ImmunoMagnetic Reduction (IMR) Assay


In ImmunoMagnetic Reduction (IMR), the reagent is a solution having homogeneously dispersed magnetic nanoparticles, which are coated with hydrophilic surfactants and bio-probe (e.g. antibodies). Under external multiple ac magnetic fields, magnetic nanoparticles oscillate with the multiple ac magnetic fields via magnetic interaction. Thus, the reagent under external multiple ac magnetic fields shows a magnetic property, called mixed-frequency ac magnetic susceptibility Xac. Via the bio-probes on the outmost shell, magnetic nanoparticles associate with and magnetically label bio-molecules (e.g. antigens) to be detected. Due to the association, magnetic nanoparticles become either larger, as schematically shown.

The response of these larger magnetic nanoparticles to external multiple ac magnetic fields is much less than that of originally individual magnetic nanoparticles. Thus, the Xac of the reagent is reduced due to the association between magnetic nanoparticles and detected bio-molecules. This is why the method is referred as ImmunoMagnetic Reduction. In principle, when more amounts of to-be-detected bio-molecules are mixed with a reagent, more magnetic nanoparticles become larger. A larger reduction in Xac could be expected for reagents.


According to the description given above, IMR exhibits several unique merits, as described below. 

Firstly, the unbound to-be-detected bio-molecules and magnetic nanoparticles are not necessarily to be removed. They are still in the reagent. So, the assay process of IMR is simple because of wash-free processes.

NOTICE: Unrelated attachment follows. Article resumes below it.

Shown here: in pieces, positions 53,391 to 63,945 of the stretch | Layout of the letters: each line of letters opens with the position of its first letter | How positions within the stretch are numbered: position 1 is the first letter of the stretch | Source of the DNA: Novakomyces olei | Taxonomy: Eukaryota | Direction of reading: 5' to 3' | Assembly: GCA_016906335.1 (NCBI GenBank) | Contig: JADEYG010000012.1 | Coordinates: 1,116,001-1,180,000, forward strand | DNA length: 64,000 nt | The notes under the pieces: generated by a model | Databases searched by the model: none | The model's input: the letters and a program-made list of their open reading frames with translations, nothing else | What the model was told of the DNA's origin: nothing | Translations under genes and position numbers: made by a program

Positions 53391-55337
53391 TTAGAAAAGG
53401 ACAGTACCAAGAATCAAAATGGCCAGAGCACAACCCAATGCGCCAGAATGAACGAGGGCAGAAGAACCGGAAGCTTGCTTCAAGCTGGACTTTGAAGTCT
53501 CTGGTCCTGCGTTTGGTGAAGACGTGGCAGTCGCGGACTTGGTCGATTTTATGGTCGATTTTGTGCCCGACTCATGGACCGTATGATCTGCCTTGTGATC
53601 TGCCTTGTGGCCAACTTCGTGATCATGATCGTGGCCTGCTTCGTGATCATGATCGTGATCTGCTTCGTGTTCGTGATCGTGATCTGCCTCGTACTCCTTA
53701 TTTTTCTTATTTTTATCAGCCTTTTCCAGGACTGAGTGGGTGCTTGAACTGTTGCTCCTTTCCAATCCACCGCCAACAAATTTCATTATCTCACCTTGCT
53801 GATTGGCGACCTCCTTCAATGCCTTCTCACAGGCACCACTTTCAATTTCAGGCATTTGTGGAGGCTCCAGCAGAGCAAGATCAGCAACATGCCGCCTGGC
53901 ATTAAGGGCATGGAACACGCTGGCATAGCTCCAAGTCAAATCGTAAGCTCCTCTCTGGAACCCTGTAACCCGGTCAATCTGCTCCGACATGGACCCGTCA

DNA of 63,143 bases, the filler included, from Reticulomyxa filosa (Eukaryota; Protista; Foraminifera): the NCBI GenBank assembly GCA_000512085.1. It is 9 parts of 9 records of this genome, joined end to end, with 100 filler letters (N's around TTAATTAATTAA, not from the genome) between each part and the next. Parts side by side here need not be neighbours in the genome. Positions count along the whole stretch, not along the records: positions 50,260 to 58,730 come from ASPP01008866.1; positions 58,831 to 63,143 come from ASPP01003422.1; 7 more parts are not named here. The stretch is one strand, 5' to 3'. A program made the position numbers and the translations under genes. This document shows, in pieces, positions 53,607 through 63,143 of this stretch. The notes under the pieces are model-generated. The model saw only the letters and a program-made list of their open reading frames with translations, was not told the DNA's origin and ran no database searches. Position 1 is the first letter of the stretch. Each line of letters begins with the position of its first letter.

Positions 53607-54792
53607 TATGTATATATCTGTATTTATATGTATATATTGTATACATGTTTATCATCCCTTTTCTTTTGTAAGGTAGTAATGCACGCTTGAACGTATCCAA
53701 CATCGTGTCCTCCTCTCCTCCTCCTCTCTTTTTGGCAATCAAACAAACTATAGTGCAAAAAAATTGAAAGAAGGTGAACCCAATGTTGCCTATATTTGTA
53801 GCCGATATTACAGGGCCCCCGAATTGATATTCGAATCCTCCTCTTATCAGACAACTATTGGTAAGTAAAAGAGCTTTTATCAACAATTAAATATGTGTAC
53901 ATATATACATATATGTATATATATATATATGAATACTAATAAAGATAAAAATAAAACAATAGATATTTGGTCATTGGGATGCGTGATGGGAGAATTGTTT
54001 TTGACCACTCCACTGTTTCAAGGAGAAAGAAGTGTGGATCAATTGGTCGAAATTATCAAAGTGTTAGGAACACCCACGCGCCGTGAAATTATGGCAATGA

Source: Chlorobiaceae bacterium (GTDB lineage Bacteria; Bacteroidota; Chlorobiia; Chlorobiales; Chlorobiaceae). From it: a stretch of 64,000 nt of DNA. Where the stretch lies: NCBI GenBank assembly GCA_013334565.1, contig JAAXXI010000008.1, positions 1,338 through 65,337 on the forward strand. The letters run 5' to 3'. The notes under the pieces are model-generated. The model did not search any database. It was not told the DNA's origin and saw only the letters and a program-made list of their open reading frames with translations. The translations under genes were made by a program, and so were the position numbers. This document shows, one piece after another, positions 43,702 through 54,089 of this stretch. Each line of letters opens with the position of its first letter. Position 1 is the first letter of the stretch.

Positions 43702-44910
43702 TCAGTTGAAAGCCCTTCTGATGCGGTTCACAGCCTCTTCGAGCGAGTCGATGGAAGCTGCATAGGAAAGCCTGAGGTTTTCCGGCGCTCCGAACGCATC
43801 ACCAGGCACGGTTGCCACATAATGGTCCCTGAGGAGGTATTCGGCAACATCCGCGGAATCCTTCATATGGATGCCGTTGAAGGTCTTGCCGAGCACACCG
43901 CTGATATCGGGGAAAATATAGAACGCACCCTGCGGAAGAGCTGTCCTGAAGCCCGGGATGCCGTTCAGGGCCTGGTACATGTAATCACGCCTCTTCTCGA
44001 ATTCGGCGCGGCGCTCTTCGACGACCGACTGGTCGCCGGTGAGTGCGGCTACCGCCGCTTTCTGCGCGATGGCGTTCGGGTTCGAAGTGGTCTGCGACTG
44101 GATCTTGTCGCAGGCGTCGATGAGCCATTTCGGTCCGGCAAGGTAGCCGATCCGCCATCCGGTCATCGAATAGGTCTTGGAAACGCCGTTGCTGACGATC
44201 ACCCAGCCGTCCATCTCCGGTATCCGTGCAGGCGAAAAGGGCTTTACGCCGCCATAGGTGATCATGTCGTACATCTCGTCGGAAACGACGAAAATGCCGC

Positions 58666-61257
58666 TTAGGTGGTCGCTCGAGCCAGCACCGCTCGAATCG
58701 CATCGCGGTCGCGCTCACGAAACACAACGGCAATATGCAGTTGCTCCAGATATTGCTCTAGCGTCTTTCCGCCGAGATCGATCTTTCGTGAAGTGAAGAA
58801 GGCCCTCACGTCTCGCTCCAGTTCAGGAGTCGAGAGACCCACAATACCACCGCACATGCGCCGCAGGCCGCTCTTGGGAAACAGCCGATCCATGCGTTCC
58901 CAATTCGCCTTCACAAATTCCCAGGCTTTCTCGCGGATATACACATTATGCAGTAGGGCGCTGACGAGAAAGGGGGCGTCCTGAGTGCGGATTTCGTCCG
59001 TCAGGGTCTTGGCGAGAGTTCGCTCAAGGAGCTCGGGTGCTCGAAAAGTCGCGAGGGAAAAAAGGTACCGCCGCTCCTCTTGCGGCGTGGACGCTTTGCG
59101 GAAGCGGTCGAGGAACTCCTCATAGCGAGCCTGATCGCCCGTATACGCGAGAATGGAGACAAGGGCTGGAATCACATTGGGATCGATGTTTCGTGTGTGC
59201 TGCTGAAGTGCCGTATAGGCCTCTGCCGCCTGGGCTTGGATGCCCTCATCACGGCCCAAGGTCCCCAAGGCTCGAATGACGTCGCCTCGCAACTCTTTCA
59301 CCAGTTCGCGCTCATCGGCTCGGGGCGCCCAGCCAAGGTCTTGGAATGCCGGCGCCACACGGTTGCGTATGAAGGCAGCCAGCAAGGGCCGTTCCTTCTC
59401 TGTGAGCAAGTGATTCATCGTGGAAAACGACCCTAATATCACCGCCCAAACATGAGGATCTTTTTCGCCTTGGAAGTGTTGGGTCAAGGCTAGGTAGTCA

Secondly, only one kind of bio-probe is used. 

Thirdly, IMR is a direct and homogeneous assay, which usually shows high reliability and sensitivity. Especially, magnetic nanoparticles show high surface-to-volume ratio. The binding area between antibodies and to-be-detected bio-molecules is extremely large, which results in a high sensitivity. 

Fourthly, the non-specific binding between the bio-probes and non-target bio-molecules is highly suppressed. The mechanism for the high suppression in non-specific binding is briefly explained as follows. Magnetic nanoparticles oscillate with the external ac magnetic fields when detecting the χac of the magnetic reagent. Both target and non-target bio-molecules bound with bio-probes on the oscillating magnetic nanoparticles experience centrifugal forces. At high oscillating frequencies, the centrifugal force is enhanced. Once the centrifugal force is stronger than the binding force between the bio-probes and non-target bio-molecules, the nonspecific binding is broken down. However, the centrifugal force must be weaker than the specific binding force between bio-probes and to-be-detected bio-molecules. As a result, the cross reactions are inhibited for IMR.

Fifthly, because the amount of reduction in χac can be accurately measured to correspond to the concentration of the to-be-detected bio-molecules, the concentration of the bio-molecules can thus be measured quantitatively. 
Several papers have demonstrated that IMR can be applied to assay proteins, viruses, chemicals, and nucleic acids once suitable bio-probes are immobilized onto the magnetic nanoparticles.



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